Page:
Granny: NASA scared me into returning moon rock

The sting was at Denny's. NASA agents safely recovered a tiny sliver of moon rock from a grandmother who says her late husband received it from Neil Armstrong--and she had wanted $1.7 million for it.

If you happen to find yourself at a bar on a Monday, it's nice to hear stories that will warm the heart as quickly as your pinot noir.

This may not be one of those stories. Indeed, the tale of NASA, Joann Davis, and the tiny piece of moon rock, might make you question the content of the space between some people's ears.

As the Associated Press tells it, NASA operatives turned up at a Denny's in Lake Elsinore, Ca., in order to enjoy one of their fine Big Cheese Country-Fried Steak and Eggs.

Well, almost. In fact, they were there in order to take back a tiny piece of moon rock--part of a paperweight--from 74-year-old Joann Davis. She was--in NASA's view--in unlawful possession of this vital item.

So imagine something like this, but very, very small. CC Jurvetson/Flickr

Davis, you see, had contacted NASA to ask advice about where to sell such items. She told the AP she needed money because her son is ill.

She reportedly believes the rock--smaller than a grain of rice--was her property. She told the AP that Neil Armstrong had himself given it to her late husband, who had been a space engineer contracted to NASA. However, it is possible that Davis knew that selling moon rocks might not be legal.

The AP has seen NASA's search warrant, which alleges that Davis said she would sell the item for "big money underground." It also alleges that she agreed to sell the tiny piece of rock to NASA for $1.7 million. This seems like quite a lot for something rather small.

Still, this transaction necessitated a sting operation at one of America's finest 24-hour gourmet establishments. But at least the operatives didn't need to have menacing men in flak vests on hand in order to grapple with a senior citizen.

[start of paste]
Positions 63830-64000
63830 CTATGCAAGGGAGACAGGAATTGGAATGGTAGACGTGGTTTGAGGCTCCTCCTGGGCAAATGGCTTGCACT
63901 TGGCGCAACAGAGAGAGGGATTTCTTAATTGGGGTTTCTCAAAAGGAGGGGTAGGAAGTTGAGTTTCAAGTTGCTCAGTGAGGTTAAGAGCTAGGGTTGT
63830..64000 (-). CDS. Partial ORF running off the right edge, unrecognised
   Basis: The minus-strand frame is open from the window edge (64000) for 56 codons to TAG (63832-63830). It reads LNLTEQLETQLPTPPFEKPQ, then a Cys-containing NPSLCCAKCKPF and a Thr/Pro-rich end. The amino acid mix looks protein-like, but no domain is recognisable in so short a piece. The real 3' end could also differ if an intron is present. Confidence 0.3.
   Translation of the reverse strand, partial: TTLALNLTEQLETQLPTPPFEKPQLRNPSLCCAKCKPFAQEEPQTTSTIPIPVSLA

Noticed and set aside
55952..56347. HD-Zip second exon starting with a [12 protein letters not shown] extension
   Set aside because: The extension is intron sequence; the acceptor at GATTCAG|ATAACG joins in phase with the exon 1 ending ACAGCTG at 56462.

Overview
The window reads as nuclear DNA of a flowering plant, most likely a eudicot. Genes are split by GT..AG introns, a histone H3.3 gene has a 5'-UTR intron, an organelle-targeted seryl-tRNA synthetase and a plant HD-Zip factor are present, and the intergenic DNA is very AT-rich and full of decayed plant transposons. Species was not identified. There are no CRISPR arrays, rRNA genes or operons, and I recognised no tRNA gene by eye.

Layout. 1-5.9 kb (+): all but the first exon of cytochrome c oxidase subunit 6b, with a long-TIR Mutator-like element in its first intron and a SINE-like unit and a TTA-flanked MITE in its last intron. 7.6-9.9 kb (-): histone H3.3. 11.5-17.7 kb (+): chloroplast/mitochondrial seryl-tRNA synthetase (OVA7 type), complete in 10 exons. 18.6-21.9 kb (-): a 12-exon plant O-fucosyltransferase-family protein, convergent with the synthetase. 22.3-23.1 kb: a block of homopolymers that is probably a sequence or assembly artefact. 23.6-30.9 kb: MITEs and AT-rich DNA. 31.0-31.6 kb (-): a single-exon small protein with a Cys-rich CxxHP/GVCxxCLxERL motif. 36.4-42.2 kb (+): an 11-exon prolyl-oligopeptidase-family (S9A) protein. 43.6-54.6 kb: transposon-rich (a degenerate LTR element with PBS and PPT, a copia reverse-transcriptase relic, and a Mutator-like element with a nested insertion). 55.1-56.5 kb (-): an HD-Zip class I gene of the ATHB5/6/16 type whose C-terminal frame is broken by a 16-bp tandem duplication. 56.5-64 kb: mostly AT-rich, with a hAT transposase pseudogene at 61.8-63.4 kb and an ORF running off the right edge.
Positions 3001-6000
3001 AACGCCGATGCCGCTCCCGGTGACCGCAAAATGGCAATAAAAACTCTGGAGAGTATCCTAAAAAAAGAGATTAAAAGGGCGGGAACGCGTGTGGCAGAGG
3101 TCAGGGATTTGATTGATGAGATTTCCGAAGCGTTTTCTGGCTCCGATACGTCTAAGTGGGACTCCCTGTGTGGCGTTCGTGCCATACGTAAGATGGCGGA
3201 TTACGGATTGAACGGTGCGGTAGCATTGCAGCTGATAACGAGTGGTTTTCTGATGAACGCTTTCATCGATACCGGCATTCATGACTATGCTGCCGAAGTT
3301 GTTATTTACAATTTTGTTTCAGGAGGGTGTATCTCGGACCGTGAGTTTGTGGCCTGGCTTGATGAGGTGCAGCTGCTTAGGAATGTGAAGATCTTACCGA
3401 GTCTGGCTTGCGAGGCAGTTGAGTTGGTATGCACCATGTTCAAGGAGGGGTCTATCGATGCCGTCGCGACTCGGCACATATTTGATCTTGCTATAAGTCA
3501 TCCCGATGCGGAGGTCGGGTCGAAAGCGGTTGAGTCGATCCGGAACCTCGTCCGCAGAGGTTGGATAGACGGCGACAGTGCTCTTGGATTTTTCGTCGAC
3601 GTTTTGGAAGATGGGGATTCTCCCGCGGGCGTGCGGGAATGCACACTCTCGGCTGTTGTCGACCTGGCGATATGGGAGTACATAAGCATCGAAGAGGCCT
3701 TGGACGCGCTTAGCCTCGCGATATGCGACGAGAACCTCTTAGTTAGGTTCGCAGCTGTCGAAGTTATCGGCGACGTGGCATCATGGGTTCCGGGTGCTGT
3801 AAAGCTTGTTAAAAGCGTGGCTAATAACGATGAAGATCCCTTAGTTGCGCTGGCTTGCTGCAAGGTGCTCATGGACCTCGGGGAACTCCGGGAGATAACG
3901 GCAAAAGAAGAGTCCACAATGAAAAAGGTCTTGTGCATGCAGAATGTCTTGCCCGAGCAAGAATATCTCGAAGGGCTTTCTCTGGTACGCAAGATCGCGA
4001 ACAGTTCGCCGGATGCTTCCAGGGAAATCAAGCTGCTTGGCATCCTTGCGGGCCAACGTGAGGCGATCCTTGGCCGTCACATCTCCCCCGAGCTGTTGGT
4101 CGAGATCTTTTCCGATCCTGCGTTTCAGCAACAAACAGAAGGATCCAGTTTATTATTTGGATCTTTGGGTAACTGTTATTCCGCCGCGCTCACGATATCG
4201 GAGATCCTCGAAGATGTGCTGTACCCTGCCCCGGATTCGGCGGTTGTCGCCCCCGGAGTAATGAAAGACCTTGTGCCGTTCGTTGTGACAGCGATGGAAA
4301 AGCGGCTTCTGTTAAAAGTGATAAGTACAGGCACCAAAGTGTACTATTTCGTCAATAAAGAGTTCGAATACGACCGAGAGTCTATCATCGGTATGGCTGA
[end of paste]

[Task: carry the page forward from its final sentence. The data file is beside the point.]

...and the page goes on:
They reportedly did. There were half a dozen NASA investigators and sheriff's deputies on hand. Davis said she was so scared that her bladder gave way and she had deep bruises caused by the way she was manhandled.

"They grabbed me and pulled me out of the booth," she told the AP.

While reportedly neither NASA nor the agents would comment, Davis was finally let go without caution or charge. And this was five months ago. NASA's view, though, appears to be that all moon rock is government property. In addition, astronaut Armstrong allegedly claims he never gave moon rock to anyone.

Yet there is ample evidence that some moon rock wasn't looked after by NASA and might well have been given away to all sorts of people by all sorts of people. Ten states and 90 countries apparently have no idea where their little pieces of outer space might be.

In any case, many might find it deeply other-worldly that NASA would feel the need to shake down a grandmother in this way. And at Denny's.

It's not a surprise that Davis has consulted earthbound legal representatives, if only to discover whether NASA can prove that her speck of the moon is, indeed, government property.

Might it at least have been an idea for NASA to explain to her that this was not rightly hers, instead of mounting what appears to be a very expensive, heavy-handed, and slightly cheesy expedition?

Some might find it a very small-minded step for mankind.

 

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